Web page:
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What to Do During a Thunderstorm

thunderstorm is a weather phenomenon characterized by the presence of lightning and thunder. A thunderstorm is believed to be quite dangerous for humans. Often, it’s accompanied by heavy rain, strong winds, and in some cases even hail.

5-Minute Crafts would like to tell you about what to do during a thunderstorm if you are indoors, outside, or in a car, as well as how to behave after a thunderstorm.

❗ Important: this article is for informative purposes only. For more details, turn to expert recommendations.

What to do during a thunderstorm if you’re at home or inside a building

Homes, offices, and shopping malls are safe places to be during a thunderstorm. However, you can still be at risk — people get injured indoors because of lightning in 1/3 of all cases. Here are some tips on how to keep safe:

  • Stay away from windows, front doors, and concrete walls. Close front doors and windows and stay away from them. Also, don’t lean against concrete walls. Lightning can pass through any metal wires or bars in concrete structures or floors.
  • Avoid water. During a thunderstorm, don’t bathe or shower, swim in a pool, don’t do dishes, and limit any other contact with water because lightning can travel through building plumbing.
  • Limit the use of electronic equipment. Try not to use computers, laptops, game consoles, washing machines, electric stoves, or other devices that are connected to the electricity through a power outlet. Lightning can pass through electrical systems, radio and television reception systems, and any metal wires or gratings in concrete walls or floors.
  • Turn off all electrical appliances. If possible, unplug all non-essential devices, especially if you don’t use a surge protector.
  • Don’t use wired phones. For the reasons mentioned above, wired telephones also should not be used during a thunderstorm. However, it’s safe to use cordless or mobile phones.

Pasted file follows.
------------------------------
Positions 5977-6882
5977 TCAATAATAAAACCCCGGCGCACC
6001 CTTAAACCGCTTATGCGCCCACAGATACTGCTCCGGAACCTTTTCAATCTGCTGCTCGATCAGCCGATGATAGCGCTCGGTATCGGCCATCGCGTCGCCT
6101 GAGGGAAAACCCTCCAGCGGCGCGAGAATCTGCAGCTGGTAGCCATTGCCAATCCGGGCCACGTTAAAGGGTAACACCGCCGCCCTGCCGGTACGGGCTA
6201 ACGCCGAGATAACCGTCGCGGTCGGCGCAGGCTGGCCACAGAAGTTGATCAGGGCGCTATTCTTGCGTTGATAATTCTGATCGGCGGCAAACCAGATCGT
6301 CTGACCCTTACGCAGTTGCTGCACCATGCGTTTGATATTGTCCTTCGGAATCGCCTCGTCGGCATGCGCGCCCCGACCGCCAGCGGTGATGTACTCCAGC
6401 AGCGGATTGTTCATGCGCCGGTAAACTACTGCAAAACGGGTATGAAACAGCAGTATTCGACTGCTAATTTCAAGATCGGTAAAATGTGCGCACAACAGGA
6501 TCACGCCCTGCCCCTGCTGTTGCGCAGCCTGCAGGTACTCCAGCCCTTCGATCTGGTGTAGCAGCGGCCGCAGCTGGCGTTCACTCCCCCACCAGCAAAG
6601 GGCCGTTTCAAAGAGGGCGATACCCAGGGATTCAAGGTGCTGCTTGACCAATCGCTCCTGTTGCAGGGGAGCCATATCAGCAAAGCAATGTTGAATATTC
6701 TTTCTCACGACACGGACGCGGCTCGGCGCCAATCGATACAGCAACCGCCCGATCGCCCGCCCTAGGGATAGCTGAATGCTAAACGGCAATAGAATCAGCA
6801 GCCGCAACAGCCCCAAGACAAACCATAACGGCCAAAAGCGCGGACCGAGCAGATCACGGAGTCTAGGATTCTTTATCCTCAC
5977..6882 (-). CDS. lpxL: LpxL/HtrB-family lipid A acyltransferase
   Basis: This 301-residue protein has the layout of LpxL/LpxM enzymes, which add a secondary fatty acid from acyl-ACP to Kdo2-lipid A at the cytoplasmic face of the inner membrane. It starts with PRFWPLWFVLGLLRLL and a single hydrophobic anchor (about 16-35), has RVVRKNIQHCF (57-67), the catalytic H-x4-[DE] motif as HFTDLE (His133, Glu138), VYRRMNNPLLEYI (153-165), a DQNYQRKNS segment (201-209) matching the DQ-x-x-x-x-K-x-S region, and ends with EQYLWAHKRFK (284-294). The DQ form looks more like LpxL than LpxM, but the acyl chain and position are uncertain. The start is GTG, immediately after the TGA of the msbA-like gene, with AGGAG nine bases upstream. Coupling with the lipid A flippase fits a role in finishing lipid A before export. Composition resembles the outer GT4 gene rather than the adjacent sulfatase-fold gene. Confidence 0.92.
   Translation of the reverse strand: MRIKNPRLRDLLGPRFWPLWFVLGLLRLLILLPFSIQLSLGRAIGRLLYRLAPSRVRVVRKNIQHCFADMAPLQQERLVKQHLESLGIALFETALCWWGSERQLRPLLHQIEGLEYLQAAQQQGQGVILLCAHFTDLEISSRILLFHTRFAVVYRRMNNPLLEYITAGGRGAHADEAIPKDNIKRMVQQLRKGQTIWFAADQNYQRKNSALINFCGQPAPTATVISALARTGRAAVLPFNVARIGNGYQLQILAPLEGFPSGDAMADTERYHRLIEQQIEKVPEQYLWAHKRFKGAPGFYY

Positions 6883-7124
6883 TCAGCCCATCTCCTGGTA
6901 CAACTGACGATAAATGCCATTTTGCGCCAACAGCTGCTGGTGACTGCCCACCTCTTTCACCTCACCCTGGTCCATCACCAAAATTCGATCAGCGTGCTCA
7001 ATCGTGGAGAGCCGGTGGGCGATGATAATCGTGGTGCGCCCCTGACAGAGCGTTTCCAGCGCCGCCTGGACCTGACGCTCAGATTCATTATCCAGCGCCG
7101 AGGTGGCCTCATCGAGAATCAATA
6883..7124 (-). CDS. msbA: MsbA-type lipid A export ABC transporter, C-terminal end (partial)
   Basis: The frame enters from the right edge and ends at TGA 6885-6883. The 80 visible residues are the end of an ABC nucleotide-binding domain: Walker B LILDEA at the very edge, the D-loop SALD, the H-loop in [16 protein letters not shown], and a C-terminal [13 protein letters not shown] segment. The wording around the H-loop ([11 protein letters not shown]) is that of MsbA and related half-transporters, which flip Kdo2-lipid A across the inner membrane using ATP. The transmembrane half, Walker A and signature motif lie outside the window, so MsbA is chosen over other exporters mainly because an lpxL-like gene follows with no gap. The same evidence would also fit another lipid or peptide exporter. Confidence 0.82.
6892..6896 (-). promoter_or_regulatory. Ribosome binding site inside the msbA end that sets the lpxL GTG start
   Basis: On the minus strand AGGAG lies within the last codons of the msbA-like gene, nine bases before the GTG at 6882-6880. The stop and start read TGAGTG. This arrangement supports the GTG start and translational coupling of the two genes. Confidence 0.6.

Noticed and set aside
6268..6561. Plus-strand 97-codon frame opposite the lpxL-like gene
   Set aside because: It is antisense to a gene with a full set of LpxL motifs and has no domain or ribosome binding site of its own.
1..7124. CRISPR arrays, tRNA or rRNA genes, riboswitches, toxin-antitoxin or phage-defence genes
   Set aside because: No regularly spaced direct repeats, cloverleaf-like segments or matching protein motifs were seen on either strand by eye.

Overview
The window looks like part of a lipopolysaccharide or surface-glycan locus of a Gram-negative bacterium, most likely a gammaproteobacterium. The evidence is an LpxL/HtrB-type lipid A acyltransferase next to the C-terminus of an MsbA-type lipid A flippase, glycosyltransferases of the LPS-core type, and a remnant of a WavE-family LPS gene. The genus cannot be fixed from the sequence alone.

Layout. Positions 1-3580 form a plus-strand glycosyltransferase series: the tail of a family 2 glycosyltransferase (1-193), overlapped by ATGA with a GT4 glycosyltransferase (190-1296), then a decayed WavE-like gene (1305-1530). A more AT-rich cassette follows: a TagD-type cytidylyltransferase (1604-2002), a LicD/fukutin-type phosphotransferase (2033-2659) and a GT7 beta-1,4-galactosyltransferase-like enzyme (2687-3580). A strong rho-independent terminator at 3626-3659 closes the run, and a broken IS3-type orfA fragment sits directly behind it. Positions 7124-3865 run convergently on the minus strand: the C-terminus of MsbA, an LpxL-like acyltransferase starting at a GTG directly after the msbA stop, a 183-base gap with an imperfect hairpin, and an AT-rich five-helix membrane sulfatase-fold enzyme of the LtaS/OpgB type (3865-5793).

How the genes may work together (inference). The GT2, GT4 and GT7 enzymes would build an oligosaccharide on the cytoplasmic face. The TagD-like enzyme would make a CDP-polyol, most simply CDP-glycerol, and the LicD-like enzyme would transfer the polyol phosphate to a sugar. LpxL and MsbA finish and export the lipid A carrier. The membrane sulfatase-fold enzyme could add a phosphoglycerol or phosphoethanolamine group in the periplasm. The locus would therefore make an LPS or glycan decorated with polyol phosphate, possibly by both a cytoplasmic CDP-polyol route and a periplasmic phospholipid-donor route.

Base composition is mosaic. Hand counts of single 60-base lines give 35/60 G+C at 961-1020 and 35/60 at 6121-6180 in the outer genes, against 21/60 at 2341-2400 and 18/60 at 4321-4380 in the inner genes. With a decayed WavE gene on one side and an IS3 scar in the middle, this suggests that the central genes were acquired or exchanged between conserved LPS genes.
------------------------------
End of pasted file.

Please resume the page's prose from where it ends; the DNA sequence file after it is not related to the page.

• Avoid contact with metal objects. For example, with garden equipment, motorcycles, bicycles, and so on.
  • Stay indoors for at least 30 minutes after a thunderstorm. Try not to leave your home, office, or building within half an hour after you last hear thunder or see lightning.

What to do during a thunderstorm if you’re outside

If you are caught in a thunderstorm when outdoors, in an open area, in a forest, or on a body of water, follow these tips:

  • Find a safe shelter immediately. Go to the nearest residential building, office, mall, or get into a hard-top vehicle with the windows rolled up.
  • Reduce the risk of being struck by lightning. If you find yourself in an open area and there is no safe shelter nearby, get off of elevated areas immediately. If you are on a body of water, leave it immediately and stay away from the water.
  • Don’t stay in open vehicles or constructions. Don’t ride a motorcycle or a car with an open top or a fabric roof during a thunderstorm. Avoid terraces, gazebos, and sports arenas. Stay away from open spaces like parks, playgrounds, ponds, lakes, pools, and beaches.
  • Avoid trees and objects that conduct electricity. Never take shelter from a thunderstorm under lone trees or rocky ledges. Stay away from metal fences, power lines, and other similar objects. The best option would be to find low ground like a ravine, which is at a safe distance from trees, poles, and metal objects.
  • Never lie down on the ground. If you find yourself in an open area, squat close to the ground, with your hands on your knees and with your head tucked between them. Try to touch the ground with your body as little as possible.

What to do if you’re driving a car during a thunderstorm

A metal roof car is supposed to be a safe shelter during a thunderstorm, so it’s a good idea to just close the windows and stay in the car. In most cases, if lightning strikes a car with a metal roof and frame, the current will pass through the frame and go into the ground. However, please note:

  • A car can be damaged both internally and externally by a lightning strike.
  • Convertibles with soft tops and fabric roofs are most at risk and can catch fire if struck by lightning.
  • Current can flow through other parts of the vehicle, including the GPS system, radio, metal knobs, pedals, and steering wheels. For these reasons, don’t touch metal surfaces inside or outside the vehicle during a thunderstorm.

If you are driving during a thunderstorm, try to drive slowly, especially if there is hail, heavy rain, or strong winds. If driving conditions get worse, find a safe place to pull over and park, and stay in your car until the storm is over.

What to do after a thunderstorm

  • Check the area around you for hazards. Stay away from damaged buildings and power lines.
  • Check for burns or other injuries. Take a good look at yourself and see a doctor if necessary. Also, take a look at the people around you. If someone has been struck by lightning, call an ambulance immediately.
  • Check the house for damage. If you have a power outage, notify your utility company. If you think there is a gas leak, go outside immediately, don’t turn any electrical appliances on or off, and call 911.
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